Water bomber crew took on too much water: TSB crash report

A combination of crew error and lack of training led to the crash of a government water bomber into a Labrador lake last summer.

Pilot's personal problems may have also contributed to incident

Government workers survey the wreckage of a water bomber that crashed and sank in Moosehead Lake in July 2013. The plane was brought to the surface days later.

A combination of crew error and lack of training led to the crash of a government water bomber into a Labrador lake last summer.

The Transportation Safety Board released its report into the incident Thursday.

Neither the pilot nor co-pilot was injured in the July 3 incident on Moosehead Lake, but the aircraft was destroyed and sank to the bottom.

According to investigators, the water bomber crashed because it had scooped up too much water from the lake and was too heavy to take off again.

The three-year-old plane was helping fight last summer's forest fires in the area, which had destroyed cabins and was threatening the towns of Wabush and Labrador City.

The report focused on switches that open and close doors on the belly of the water bomber, where the water is sucked in and later dumped on fires.

Investigators found that a switch was inadvertently moved to the "manual" position before the flight, meaning the crew would have to close the doors themselves once they had a safe amount of water on board. If it had been in the "auto" position, the doors would've closed on their own.

Doug McEwen investigated the crash of a provincial water bomber for the Transportation Safety Board. (CBC)
But by the time the crew noticed the problem, they had too much water and it was too late.

Doug McEwen, who investigated the crash for the TSB, said trying to take off anyway was a mistake.

"The manufacturer recommends that the aircraft be stopped on the water,`` he said. `The process to do that is to stop on the water and allow the aircraft to open the tank doors. The water is lowered to a level that the aircraft then can become safe to operate."

Instead, the pilot tried to turn left for more distance to take off, but a wing hit the water causing the nose of the plane to go under. The aircraft was about seven feet off the surface at the time, and came to rest upright, but slowly sinking.

The co-pilot was able to grab a life-jacket and climb out through an overhead escape hatch. But the pilot's life-jacket had floated away, and he got out through a side window, joining his co-pilot on the roof as the plane continued to sink. They were able to call for help with a cellphone, and were picked up by a boat about a half hour later, with the plane going to the bottom shortly thereafter in about 15 feet of water.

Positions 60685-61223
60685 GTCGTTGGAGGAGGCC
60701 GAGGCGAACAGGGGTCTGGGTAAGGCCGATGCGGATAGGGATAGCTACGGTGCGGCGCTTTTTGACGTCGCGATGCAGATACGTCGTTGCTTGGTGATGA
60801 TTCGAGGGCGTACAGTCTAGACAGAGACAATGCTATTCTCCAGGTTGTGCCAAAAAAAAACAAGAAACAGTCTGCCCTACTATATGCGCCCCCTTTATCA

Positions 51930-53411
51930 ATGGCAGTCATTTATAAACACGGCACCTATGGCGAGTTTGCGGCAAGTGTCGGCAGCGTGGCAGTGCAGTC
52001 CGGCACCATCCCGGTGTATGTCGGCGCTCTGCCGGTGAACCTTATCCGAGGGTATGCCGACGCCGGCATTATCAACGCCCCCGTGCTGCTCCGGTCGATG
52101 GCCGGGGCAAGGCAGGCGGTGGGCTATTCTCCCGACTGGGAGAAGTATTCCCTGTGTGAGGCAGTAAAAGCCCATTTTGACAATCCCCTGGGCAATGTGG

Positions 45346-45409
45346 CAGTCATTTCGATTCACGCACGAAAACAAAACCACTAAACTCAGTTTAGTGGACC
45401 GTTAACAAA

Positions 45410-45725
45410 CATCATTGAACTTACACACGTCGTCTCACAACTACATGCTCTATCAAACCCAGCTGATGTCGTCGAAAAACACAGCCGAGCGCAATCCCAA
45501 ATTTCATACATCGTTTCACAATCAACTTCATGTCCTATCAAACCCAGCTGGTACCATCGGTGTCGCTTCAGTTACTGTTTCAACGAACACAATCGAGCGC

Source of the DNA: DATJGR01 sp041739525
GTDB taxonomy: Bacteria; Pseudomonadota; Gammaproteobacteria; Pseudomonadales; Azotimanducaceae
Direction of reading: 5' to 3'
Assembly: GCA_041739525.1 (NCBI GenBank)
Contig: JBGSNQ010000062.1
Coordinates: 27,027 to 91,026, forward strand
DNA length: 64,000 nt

Satellite phones have since been installed on water bombers.

The TSB report noted neither pilot tried to activate the emergency locator transmitter (ELT), shut down the engines, or turn off electric power.

Investigators also found there might have been other factors at play, including stress on the pilot who was going through a personal crisis at the time. They said he may have been distracted by that, since he had received a phone call the day of the crash that was "particularly distressing."

Considered taking time off

"(The pilot) had considered taking a leave of absence, but in light of the (threat posed by the forest fires), had continued working," the report states. "The pilot's level of distraction due to the effects of chronic stress created a situation in which errors were more likely to occur."

But investigators didn't just focus on the crew.

They also found the provincial government was lax in training for fighting forest fires from the sky. And that real life-jackets and life-rafts were never used as training aids.

"If individuals are not trained on safety equipment installed on the aircraft, then there is an increased risk that the individuals may not be aware of how to effectively use the equipment to ensure their survival."

What's more, the report said life-jackets and the life-raft on the plane were hard to get at, and not secured.

It also noted that the established pre-flight checklist didn't include the switch that had been inadvertently moved from auto to manual.

The report does note the province has since rectified some of the problems that may have contributed to the crash.

The pilots' bosses have been waiting for the TSB report before deciding if they will be disciplined.